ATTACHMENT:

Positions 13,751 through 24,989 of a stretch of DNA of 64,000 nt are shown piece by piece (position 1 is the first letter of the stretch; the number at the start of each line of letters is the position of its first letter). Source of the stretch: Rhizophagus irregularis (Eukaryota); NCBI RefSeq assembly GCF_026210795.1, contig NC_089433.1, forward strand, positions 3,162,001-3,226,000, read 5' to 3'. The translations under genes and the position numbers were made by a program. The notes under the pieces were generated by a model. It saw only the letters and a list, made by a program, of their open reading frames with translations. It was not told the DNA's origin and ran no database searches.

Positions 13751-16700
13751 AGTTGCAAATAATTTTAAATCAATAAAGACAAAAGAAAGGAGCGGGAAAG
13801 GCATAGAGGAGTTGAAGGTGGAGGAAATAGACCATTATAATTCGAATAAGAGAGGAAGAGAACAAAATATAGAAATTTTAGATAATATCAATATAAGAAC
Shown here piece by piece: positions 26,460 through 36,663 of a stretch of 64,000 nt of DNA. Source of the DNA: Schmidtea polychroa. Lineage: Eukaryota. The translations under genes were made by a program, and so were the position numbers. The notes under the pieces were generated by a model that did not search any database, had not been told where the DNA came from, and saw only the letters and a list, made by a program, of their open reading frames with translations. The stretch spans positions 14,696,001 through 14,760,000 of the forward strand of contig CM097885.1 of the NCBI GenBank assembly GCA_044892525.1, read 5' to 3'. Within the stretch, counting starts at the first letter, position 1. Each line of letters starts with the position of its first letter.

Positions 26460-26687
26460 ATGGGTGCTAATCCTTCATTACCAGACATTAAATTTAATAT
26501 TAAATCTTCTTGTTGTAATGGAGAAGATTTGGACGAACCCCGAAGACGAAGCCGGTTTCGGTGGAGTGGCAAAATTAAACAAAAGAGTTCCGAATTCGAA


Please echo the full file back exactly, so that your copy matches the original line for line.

Positions 13,751 through 24,989 of a stretch of DNA of 64,000 nt are shown piece by piece (position 1 is the first letter of the stretch; the number at the start of each line of letters is the position of its first letter). Source of the stretch: Rhizophagus irregularis (Eukaryota); NCBI RefSeq assembly GCF_026210795.1, contig NC_089433.1, forward strand, positions 3,162,001-3,226,000, read 5' to 3'. The translations under genes and the position numbers were made by a program. The notes under the pieces were generated by a model. It saw only the letters and a list, made by a program, of their open reading frames with translations. It was not told the DNA's origin and ran no database searches.

Positions 13751-16700
13751 AGTTGCAAATAATTTTAAATCAATAAAGACAAAAGAAAGGAGCGGGAAAG
13801 GCATAGAGGAGTTGAAGGTGGAGGAAATAGACCATTATAATTCGAATAAGAGAGGAAGAGAACAAAATATAGAAATTTTAGATAATATCAATATAAGAAC
Shown here piece by piece: positions 26,460 through 36,663 of a stretch of 64,000 nt of DNA. Source of the DNA: Schmidtea polychroa. Lineage: Eukaryota. The translations under genes were made by a program, and so were the position numbers. The notes under the pieces were generated by a model that did not search any database, had not been told where the DNA came from, and saw only the letters and a list, made by a program, of their open reading frames with translations. The stretch spans positions 14,696,001 through 14,760,000 of the forward strand of contig CM097885.1 of the NCBI GenBank assembly GCA_044892525.1, read 5' to 3'. Within the stretch, counting starts at the first letter, position 1. Each line of letters starts with the position of its first letter.

Positions 26460-26687
26460 ATGGGTGCTAATCCTTCATTACCAGACATTAAATTTAATAT
26501 TAAATCTTCTTGTTGTAATGGAGAAGATTTGGACGAACCCCGAAGACGAAGCCGGTTTCGGTGGAGTGGCAAAATTAAACAAAAGAGTTCCGAATTCGAA